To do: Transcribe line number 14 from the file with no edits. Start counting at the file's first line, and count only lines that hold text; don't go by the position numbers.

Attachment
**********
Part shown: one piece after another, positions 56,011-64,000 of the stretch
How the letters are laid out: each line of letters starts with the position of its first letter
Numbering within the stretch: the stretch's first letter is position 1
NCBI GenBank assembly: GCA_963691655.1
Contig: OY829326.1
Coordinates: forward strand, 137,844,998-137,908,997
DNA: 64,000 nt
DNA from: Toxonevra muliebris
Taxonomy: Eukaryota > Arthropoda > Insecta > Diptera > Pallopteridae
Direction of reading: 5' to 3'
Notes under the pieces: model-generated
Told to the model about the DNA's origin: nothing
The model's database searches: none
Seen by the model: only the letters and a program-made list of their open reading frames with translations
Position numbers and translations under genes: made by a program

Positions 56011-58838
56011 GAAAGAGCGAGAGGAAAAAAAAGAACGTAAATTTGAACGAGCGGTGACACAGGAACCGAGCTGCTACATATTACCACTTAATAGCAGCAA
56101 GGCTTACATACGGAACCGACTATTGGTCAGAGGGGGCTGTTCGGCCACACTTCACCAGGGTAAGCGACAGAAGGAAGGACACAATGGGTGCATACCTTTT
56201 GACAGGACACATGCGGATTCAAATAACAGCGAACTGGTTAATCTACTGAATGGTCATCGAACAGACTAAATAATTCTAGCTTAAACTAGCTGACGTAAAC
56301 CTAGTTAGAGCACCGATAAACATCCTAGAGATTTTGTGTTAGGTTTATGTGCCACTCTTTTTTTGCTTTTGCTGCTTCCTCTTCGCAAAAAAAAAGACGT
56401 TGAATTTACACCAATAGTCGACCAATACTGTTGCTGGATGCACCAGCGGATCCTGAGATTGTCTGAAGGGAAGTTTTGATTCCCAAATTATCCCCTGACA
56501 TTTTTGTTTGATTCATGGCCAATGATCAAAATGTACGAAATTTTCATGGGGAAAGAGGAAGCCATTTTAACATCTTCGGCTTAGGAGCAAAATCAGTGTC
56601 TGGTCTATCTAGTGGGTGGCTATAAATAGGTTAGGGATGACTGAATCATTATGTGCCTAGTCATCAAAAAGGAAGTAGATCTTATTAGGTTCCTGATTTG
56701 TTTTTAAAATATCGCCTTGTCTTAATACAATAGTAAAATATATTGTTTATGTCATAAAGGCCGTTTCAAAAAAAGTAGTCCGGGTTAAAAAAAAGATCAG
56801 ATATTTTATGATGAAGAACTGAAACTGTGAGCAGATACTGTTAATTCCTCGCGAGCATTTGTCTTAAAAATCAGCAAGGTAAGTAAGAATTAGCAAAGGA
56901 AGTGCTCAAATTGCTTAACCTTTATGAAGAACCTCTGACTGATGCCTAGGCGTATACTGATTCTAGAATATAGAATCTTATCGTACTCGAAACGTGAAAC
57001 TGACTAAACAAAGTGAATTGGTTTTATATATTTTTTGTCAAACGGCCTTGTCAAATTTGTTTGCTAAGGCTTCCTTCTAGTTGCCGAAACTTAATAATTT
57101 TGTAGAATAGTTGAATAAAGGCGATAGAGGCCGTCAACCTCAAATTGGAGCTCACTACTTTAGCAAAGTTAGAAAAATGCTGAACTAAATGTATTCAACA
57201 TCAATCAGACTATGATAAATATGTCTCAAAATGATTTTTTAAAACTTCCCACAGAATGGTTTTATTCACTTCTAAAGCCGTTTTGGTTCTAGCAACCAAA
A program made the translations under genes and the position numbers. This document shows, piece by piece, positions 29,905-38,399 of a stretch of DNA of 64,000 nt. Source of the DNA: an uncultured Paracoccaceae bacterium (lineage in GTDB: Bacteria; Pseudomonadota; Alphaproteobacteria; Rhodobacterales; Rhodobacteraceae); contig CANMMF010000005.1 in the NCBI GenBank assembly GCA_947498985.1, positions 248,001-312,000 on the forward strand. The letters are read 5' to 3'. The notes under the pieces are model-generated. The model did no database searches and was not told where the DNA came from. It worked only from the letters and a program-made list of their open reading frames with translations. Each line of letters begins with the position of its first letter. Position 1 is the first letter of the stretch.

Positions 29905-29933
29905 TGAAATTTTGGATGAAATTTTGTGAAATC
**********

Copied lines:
Seen by the model: only the letters and a program-made list of their open reading frames with translations